showing the significant differences between the first and final versions

I WILL tell you something. I saw two roasted fowls flying; they flew quickly and had their breasts turned to heaven and their backs to hell, and an anvil and a mill-stone swam across the Rhine prettily, slowly, and gently, and a frog sat on the ice at Whitsuntide and ate a ploughshare. Three fellows who wanted to catch a hare, went on crutches and stilts; one of them was deaf, the second blind, the third dumb, and the fourth could not stir a step. Do you want to know how it was done? First, the blind man saw the hare running across the field, the dumb one called to the lame one, and the lame one seized it by the neck.

There were certain men who wished to sail on dry land, and they set their sails in the wind, and sailed away over great fields. Then they sailed over a high mountain, and there they were miserably drowned. A crab was chasing a hare which was running away at full speed, and high up on the roof lay a cow which had climbed up there. In that country the flies are as big

1:   as the goats are here in this country.

7:   as the goats are here.

 

1:  

7:   Open the window, that the lies may fly out.

 

***

To identify the differences, I did a word-by-word comparison of the first and final versions in the original German. I used texts provided on the fine "Kinder- und Hausmärchen der Brüder Grimm" site (khm.li). In the comparisons below, as above, "1:" indicates the first version (1815), and "7:" indicates the seventh and final version (1857).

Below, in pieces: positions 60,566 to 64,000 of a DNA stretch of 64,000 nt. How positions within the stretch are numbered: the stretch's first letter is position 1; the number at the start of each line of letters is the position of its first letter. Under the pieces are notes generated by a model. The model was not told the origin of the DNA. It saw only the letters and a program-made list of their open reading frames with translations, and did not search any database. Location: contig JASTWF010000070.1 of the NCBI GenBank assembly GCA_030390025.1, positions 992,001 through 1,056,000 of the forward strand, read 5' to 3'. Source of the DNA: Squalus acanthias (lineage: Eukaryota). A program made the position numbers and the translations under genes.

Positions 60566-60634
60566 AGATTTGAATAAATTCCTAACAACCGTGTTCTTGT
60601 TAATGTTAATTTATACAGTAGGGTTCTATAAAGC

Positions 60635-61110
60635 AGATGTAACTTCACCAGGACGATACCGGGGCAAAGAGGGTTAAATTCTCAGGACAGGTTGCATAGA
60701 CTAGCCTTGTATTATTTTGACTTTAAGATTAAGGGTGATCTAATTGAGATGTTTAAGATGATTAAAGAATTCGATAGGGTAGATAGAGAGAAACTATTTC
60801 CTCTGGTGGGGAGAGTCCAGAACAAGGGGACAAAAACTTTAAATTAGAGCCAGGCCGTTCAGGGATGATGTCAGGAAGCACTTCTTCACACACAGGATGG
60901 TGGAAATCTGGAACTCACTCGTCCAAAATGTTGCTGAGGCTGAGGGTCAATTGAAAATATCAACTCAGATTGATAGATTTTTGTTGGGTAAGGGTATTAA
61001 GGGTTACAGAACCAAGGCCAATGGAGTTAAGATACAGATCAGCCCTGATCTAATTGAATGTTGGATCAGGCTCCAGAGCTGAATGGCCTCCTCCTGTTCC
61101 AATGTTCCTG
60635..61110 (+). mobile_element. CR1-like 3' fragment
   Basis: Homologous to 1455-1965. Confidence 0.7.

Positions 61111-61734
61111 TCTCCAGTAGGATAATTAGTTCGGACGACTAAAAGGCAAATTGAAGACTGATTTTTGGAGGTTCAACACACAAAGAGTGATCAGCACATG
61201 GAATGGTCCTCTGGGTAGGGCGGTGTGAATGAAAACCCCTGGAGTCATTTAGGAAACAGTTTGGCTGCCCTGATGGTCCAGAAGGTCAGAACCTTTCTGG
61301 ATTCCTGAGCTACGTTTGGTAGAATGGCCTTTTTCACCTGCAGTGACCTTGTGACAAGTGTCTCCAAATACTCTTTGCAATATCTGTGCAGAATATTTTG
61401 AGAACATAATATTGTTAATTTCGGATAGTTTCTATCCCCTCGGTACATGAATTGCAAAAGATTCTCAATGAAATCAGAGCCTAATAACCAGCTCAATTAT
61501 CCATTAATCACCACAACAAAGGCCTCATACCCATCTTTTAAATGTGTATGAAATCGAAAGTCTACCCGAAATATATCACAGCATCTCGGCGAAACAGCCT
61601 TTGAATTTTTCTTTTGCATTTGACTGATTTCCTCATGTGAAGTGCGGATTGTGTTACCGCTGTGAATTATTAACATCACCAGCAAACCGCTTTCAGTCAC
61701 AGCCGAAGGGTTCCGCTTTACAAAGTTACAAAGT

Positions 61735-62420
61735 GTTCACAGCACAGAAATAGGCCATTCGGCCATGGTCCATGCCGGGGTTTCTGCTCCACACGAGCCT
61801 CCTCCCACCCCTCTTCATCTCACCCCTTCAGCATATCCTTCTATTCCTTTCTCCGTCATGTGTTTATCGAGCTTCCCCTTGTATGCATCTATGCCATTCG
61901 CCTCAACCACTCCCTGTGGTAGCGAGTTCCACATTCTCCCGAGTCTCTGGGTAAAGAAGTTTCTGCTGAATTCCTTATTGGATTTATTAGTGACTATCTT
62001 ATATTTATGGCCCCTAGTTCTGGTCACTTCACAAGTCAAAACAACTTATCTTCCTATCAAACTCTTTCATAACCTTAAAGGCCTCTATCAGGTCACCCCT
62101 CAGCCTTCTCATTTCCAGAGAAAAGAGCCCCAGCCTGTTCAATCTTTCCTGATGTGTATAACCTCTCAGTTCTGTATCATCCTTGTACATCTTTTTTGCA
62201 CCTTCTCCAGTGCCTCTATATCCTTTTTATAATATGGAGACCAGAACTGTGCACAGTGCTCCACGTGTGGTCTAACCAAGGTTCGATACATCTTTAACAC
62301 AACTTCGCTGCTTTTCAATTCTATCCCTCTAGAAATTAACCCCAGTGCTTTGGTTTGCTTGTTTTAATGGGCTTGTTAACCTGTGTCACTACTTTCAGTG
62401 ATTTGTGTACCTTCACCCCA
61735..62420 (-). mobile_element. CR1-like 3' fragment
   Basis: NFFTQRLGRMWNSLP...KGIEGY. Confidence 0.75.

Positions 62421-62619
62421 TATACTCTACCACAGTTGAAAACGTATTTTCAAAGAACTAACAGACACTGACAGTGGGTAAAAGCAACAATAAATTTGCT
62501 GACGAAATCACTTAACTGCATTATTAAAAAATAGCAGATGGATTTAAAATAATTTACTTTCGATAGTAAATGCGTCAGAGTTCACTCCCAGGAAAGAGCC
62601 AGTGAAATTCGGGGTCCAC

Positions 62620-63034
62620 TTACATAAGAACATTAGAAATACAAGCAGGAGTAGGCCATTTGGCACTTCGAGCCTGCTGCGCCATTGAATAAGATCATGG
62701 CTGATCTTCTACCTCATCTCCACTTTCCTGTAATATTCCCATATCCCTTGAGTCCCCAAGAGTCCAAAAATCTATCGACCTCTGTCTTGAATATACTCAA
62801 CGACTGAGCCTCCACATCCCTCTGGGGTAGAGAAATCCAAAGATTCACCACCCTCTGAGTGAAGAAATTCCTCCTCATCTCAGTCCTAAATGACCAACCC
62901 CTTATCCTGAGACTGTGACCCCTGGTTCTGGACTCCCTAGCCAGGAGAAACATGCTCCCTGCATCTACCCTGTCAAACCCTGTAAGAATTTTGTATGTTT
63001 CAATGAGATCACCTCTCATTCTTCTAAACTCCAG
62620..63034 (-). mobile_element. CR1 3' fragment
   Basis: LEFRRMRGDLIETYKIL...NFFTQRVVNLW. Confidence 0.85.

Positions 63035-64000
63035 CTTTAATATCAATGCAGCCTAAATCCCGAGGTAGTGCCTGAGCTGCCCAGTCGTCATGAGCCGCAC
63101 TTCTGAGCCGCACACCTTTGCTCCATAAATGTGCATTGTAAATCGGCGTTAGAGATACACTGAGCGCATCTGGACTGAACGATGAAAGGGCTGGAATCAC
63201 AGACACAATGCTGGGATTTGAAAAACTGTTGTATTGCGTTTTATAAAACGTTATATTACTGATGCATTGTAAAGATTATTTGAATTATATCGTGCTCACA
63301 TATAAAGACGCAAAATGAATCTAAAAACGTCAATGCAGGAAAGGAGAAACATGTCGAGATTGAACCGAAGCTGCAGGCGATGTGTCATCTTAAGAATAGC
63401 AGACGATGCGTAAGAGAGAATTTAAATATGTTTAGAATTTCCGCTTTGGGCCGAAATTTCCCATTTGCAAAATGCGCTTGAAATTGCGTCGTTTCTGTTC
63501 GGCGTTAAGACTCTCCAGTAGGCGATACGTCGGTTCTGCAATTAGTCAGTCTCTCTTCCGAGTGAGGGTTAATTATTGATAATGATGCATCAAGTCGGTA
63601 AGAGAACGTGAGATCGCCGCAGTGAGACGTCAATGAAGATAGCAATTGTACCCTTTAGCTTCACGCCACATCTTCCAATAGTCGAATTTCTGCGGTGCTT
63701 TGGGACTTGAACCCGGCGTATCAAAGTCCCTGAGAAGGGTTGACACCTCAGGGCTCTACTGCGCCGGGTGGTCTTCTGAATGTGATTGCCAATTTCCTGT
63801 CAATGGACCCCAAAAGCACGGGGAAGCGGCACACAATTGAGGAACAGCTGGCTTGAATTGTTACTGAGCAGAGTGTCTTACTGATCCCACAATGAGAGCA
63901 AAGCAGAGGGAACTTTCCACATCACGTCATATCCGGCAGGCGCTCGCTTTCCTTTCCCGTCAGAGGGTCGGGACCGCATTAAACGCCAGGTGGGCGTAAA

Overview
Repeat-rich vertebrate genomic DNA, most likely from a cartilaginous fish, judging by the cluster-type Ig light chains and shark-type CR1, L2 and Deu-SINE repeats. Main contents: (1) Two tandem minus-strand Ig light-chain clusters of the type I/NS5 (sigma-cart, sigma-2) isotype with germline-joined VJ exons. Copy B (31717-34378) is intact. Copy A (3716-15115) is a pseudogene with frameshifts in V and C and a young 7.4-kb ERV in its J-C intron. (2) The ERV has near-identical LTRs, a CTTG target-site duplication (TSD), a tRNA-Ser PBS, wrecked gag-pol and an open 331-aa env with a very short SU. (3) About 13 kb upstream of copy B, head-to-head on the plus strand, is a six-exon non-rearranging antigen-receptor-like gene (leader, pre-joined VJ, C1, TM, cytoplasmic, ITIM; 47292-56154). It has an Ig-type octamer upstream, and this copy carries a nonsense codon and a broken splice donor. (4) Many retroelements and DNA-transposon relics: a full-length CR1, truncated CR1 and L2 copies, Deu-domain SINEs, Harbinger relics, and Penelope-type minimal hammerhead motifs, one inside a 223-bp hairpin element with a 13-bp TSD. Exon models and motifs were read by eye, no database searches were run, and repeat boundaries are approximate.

Und nun, auf Deutsch, mit aller Unterschieden zwischen die erste und letzte Ausgaben . . .

 

1: Das Dietmarsische Lügen-Märchen
7: Das Dietmarsische Lügenmärchen

Ich will euch etwas

1: erzählen: ich
7: erzählen. Ich

sah zwei gebratene Hühner fliegen, flogen schnell und hatten die Bäuche gen Himmel gekehrt, die Rücken nach der Hölle, und ein Amboß und ein Mühlstein

1: die
7:

schwammen über den Rhein, fein langsam und leise, und ein Frosch saß und fraß eine Pflugschaar zu Pfingsten auf dem

1: Eis; da waren drei Kerls,
7: Eis. Da waren drei Kerle,

wollten einen Hasen fangen,

1: gingen
7: giengen

auf Krücken und Stelzen, der eine war taub, der zweite blind, der dritte

1: stumm
7: stumm,

und der vierte konnte keinen Fuß rühren.

1: Wollt’
7: Wollt

ihr wissen, wie das geschah? Der Blinde der sah zuerst den Hasen über Feld traben, der Stumme der rief dem Lahmen zu, und der Lahme faßte ihn beim Kragen. Etliche die wollten zu Land segeln und spannten die Segel im

1: Wind,
7: Wind

und schifften über große

1: Aecker hin,
7: Äcker hin:

da segelten sie über einen hohen Berg, da mußten sie elendig

1: versaufen.
7: ersaufen.

Ein Krebs jagte einen Hasen in die Flucht, und hoch auf dem Dach lag eine Kuh, die war hinauf

1: gestiegen; in dem Land
7: gestiegen. In dem Lande

sind die Fliegen so

1: groß, als hier zu Land die Ziegen.
7: groß als hier die Ziegen. Mache das Fenster auf, damit die Lügen hinaus fliegen.